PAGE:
Despite all the focus on encryption, user endpoint security, and anti-phishing software, when was the last time you updated the password for your workplace WiFi?
How many employees have come on board and departed since then, not to mention the numerous visitors and clients who could have joined your network through conferences, meetings, and office visits. This means that a lot of people know your WiFi password or have it saved on their devices. Some of these users might not be as friendly as they once were.
For this reason it is a good move to change the password on a regular basis; and especially after a member of staff leaves the company.
We’ll go through how often you should update your passwords, how to do so, and what can happen if you don’t.
Why should I change my WiFi password?
Unless you update it, anybody who has ever known your WiFi password still has access to your network. Additionally, they may easily access your network’s resources and internet connection from close by, including from outside your office.
So, if you work in a shared office building with other companies, it’s possible ex employees or clients might be near enough to access your network on a regular basis or share your password with others in the area.
It’s difficult to detect who is using your network and it has the potential to be used maliciously. Security professionals and cyber security awareness training often looks at the worst case scenario.
If someone connects to your network and everything linked to it because they previously knew your WiFi password and you never updated it, then you have been compromised in the same was as being hacked.
They can now gain access to (or attempt to gain access to) your phone, computer, doorbell camera, printer, network, and other smart devices.
They can modify your router’s configuration settings, deactivate your internet service, disconnect your gadgets, including cameras, or change your WiFi password and lock you out entirely if you haven’t reset the Admin password.
They may even be able to deactivate the router’s firewall, allowing them to hack your devices from anywhere in the globe, not only while they are connected to your WiFi.
What are examples of good WiFi passwords?
You should retain a record of your administrator password, which should be extremely difficult to guess since you won’t be using it frequently. Therefore, it might be a random collection of characters and numbers. For this, online password generators are excellent.
Since you’ll be using your WiFi password frequently, it should be more memorable and simple to write. For that, random nonsense is a nuisance.
Security experts advise using two unrelated phrases with a number or symbol after each to create secure passwords. Just as simple as that. Therefore, “twig&railway5” is an illustration of a strong password.
When it comes to saving passwords, common sense rules apply. Avoid using the background of your refrigerator in social media images if your WiFi password is plastered to it.
Employees can use a password manager on their work phone or password-protected notes to retain their passwords if they wish to keep them safe. It is best to make sure it cannot be seen from a window by a bystander or possible hacker.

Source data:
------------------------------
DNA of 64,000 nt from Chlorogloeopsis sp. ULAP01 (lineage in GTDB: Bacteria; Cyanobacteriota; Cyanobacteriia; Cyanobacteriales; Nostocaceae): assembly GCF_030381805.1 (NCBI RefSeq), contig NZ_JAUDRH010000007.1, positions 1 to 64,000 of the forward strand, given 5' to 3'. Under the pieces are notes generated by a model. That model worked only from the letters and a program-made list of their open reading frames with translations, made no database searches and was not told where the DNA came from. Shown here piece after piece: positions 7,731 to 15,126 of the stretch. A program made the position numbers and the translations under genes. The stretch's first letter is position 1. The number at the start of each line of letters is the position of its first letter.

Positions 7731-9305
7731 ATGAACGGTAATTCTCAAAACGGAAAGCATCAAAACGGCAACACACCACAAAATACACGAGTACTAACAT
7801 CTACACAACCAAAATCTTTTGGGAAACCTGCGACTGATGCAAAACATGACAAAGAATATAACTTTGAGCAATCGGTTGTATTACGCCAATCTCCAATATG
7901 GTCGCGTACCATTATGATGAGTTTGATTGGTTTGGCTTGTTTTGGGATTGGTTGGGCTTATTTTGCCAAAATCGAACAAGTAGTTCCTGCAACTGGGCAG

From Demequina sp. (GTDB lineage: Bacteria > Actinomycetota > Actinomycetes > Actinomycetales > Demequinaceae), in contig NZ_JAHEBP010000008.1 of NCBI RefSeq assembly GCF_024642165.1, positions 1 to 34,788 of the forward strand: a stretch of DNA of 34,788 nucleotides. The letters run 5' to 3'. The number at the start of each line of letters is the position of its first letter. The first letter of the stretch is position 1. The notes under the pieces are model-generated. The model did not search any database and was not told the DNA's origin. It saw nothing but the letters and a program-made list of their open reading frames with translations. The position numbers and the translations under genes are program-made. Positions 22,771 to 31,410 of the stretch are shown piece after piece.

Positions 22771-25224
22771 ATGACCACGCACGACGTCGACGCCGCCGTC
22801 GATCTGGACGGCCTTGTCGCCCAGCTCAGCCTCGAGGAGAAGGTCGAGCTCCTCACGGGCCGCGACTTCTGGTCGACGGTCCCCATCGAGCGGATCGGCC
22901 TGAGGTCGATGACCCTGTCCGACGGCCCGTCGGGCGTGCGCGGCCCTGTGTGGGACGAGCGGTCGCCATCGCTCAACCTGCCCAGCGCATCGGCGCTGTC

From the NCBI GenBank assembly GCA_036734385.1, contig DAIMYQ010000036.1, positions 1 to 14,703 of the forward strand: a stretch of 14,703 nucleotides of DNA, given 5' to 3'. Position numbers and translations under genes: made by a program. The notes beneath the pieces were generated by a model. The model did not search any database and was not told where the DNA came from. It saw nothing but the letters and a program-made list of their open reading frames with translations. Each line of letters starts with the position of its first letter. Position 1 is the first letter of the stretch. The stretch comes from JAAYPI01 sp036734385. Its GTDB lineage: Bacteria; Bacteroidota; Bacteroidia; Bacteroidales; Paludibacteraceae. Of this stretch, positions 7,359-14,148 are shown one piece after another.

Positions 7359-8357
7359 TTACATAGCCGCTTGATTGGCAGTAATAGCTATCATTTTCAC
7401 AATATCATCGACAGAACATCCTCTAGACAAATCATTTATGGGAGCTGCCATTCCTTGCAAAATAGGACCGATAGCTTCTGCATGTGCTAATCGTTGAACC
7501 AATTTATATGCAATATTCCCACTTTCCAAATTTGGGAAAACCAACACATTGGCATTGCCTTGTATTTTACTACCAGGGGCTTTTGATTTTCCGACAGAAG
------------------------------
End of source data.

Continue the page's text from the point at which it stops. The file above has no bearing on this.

It’s acceptable to write down your passwords if you wind up with too many to remember. After all, those that steal passwords often do it online rather than by looking through your documents. It is considerably safer to have a large number of strong passwords written down than it is to have a large number of weak or similar ones that you can recall instantly. If you do write them down, though, be careful not to make it clear that they include your passwords.
How often should I update the password for my WiFi?
The Admin password shouldn’t be shared with anybody else and doesn’t need to be changed frequently.
Even though you won’t use it frequently, keep a copy of it in a secure location since you will need it to change the WiFi password.
It is recommended to change the WiFi password at least once per year. It’s a quick and simple task to change the password, just bear in mind that you also need to type in the new password to every connected device that will use the WiFi network including printers, laptops, smartphones, tablets, cameras, and other smart devices.
One of the easiest ways to change your password regularly is to set up a routine date to change the password every year. This could be at the start of summer, or perhaps in between Christmas and NewYear when the office tends to be quiet and shut down for a couple of weeks.
Other important tips to follow is to never use the same password on more than one system or website.
If hackers manage to break into a system and discover the list of everyone’s email address and password, they use that list to try logging in to hundreds of other systems with the same credentials.
Another potential tip for keeping secure passwords is not to hand it out to guests and visitors. Have an IT admin type in the password and connect the device for the user and ensure the settings don’t remember the password and login on the machine.
Many hardware suppliers make it easy for users to manage and change passwords within an app. The password can be stored in the app so there’s no need to write it down anywhere else. As the app is on your phone and likely protected by a pin or biometric login such as a fingerprint of facial recognition login it makes it difficult for anyone to access the password.
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